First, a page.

On my way home just before sunrise, I inadvertently woke up a herd of deer that was resting in some nearby bushes right by the path I was walking on. The experience was quite startling for me as well, as there was a lot of noise when they suddenly got up and scattered in all directions. I'm not sure if it was a buck expressing irritation and trying to scare me off, or a doe calling out to her fawns in an attempt to gather them, but there was certainly a loud deer that stood out, bellowing until I was far away from the area.


A deer from a previous encounter I had in the same area. Perhaps the same animal?
A deer from a previous encounter I had in the same area. Perhaps the same animal?

For those who haven't heard it before, the sound is akin to an old farm dog barking. This was an interesting and memorable experience that stayed with me throughout the day. Encountering wildlife in its natural habitat like this offers a unique glimpse into the lives of animals and the dynamics of their interactions. Such encounters can be unexpected and a bit startling, but they also enrich the outdoor experience, reminding us of the diverse and active wildlife that exists just beyond our usual paths and routines.


Learnings and Adjustments: 

So, reflecting on my second overnight trip of 2024, what did I learn, and what adjustments might I need to make for next week?


First and foremost, the most obvious lesson is the importance of double-checking that all equipment is packed before setting off. For instance, forgetting the tent pegs wasn't a major issue this time, but I have previously managed to leave behind something as crucial as my sleeping bag. Therefore, a thorough equipment check before departure is always a wise idea. To assist myself in doing this more systematically and efficiently, I've created a small app. This app is a helpful tool that ensures I don't overlook anything important. It's a personalized checklist of sorts, which I could share more about at a later time.


Secondly, as I mentioned, I learned that not all freeze-dried meals are equally tasty. While sitting by the fire, I actually found myself missing some delicious snacks to munch on. So, for my next trip, I plan to pay more attention to the selection of food I bring along. This experience has taught me the importance of not just focusing on the functionality and convenience of the food but also considering the enjoyment and comfort it brings, it's also about the pleasure and comfort that a good meal or snack can provide in the wilderness.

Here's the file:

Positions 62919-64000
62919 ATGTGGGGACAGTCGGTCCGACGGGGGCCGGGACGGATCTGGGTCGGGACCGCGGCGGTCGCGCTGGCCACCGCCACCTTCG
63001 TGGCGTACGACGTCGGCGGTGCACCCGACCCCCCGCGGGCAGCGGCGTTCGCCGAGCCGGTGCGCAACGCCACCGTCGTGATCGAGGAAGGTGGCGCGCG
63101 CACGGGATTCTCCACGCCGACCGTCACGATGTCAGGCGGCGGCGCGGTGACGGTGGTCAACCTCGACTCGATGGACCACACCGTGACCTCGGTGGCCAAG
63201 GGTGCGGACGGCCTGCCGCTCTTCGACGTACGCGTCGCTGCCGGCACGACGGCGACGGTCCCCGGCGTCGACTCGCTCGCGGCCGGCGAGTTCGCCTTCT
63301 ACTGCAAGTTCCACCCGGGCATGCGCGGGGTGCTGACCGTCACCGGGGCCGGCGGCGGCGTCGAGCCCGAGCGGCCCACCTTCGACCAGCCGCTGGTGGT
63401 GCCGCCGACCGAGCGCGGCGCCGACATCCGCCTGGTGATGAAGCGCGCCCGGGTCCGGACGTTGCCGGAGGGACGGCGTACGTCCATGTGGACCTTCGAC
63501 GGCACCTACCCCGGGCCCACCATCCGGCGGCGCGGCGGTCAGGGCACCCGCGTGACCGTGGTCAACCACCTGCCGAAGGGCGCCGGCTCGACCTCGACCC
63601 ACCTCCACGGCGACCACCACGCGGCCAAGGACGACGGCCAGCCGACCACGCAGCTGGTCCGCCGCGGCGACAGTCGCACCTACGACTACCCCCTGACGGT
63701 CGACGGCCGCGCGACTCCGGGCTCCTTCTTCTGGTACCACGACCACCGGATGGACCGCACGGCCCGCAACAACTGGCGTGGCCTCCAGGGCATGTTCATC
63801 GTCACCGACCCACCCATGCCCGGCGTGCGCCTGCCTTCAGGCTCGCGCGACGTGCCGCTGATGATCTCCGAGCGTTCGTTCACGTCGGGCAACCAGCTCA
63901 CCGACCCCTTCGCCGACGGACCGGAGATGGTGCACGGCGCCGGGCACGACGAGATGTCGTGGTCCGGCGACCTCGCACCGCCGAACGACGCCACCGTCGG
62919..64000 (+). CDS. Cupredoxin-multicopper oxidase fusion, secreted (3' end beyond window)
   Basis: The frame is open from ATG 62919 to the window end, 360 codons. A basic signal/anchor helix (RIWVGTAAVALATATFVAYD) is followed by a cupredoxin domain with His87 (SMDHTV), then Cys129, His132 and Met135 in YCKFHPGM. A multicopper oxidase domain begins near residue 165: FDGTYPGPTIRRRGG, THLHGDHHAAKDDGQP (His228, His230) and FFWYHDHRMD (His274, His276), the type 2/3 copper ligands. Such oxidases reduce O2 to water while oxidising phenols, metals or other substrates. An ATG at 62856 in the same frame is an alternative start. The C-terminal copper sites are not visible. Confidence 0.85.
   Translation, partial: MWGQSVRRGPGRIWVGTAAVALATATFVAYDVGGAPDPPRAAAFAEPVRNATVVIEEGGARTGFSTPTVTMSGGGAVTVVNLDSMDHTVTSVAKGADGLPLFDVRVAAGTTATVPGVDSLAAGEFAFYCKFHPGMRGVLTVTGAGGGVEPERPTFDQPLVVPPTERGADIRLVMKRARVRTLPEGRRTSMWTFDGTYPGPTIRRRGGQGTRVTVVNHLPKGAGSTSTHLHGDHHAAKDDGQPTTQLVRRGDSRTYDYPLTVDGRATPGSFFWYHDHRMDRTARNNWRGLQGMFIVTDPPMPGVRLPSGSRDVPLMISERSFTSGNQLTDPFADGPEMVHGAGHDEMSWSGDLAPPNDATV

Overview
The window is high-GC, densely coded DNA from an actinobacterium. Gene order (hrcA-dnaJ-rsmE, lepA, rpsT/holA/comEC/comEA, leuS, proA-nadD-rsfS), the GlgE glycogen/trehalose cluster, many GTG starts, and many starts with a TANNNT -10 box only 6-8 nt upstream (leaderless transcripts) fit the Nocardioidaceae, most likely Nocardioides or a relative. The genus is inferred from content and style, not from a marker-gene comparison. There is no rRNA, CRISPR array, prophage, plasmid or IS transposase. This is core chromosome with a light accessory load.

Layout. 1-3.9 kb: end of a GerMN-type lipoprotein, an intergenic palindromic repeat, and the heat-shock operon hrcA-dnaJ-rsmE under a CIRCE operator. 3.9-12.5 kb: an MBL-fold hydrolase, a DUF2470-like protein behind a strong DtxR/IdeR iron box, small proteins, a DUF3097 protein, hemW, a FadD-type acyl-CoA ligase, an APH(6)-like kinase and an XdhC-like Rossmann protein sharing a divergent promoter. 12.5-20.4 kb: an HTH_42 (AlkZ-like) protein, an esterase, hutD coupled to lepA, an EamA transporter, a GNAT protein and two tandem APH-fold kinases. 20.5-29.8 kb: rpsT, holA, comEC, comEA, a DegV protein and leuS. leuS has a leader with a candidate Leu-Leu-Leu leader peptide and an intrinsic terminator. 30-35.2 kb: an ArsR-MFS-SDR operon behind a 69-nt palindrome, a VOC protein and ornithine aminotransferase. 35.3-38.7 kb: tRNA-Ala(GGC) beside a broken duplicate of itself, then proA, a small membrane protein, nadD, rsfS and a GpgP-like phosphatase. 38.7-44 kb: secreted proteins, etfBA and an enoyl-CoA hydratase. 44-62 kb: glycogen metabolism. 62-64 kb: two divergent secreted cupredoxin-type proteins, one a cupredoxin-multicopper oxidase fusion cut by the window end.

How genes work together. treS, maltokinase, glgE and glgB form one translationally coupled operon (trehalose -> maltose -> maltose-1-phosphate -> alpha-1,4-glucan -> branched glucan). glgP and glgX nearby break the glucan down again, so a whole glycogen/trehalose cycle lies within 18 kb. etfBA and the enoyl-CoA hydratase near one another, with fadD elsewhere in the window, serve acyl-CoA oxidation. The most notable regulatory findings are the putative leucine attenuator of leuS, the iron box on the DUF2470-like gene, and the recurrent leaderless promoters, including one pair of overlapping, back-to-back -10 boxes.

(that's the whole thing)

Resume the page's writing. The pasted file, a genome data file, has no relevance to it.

Thirdly, and on a more positive note, I was reminded once again that even though it may seem daunting to head out into the dark and cold wind, it's incredibly rewarding once you get out there and disconnect from the daily grind around a campfire.


This experience reinforces the idea that sometimes the most challenging part of any adventure is the initial effort to get started. The thought of leaving the comfort of home, especially to face cold and darkness, can be off-putting. However, the tranquility and peace that come with being in nature often far outweigh the initial reluctance.


and old beautiful house in a sunrise
The sunrise turned out to be beautiful this morning, and by the time I got home, the sky was magical. I must say, it wasn't tempting to go inside and sit in front of a computer when nature was putting on such a display.

Summary

To sum up the trip, I'd describe it as a successful overnight adventure and a thoroughly enjoyable experience. Squeezing these weekly excursions into a hectic daily life can indeed be a challenge, but so far, I absolutely feel that the effort is well worth it.


I'm definitely motivated to continue this journey, though I have to confess, I am eagerly anticipating the arrival of spring :) The weather forecast for next week includes snow, wind, and cold temperatures. 


As I look ahead to the upcoming trips, I'm reminded of the dynamic nature of the outdoors and the constant learning opportunities it provides. Whether it's mastering the art of staying warm and comfortable in cold weather or simply enjoying the silence of nature. Stay tuned for more stories from these weekly adventures, each one bringing its own set of surprises and delights.


See you on the trail!!

Espen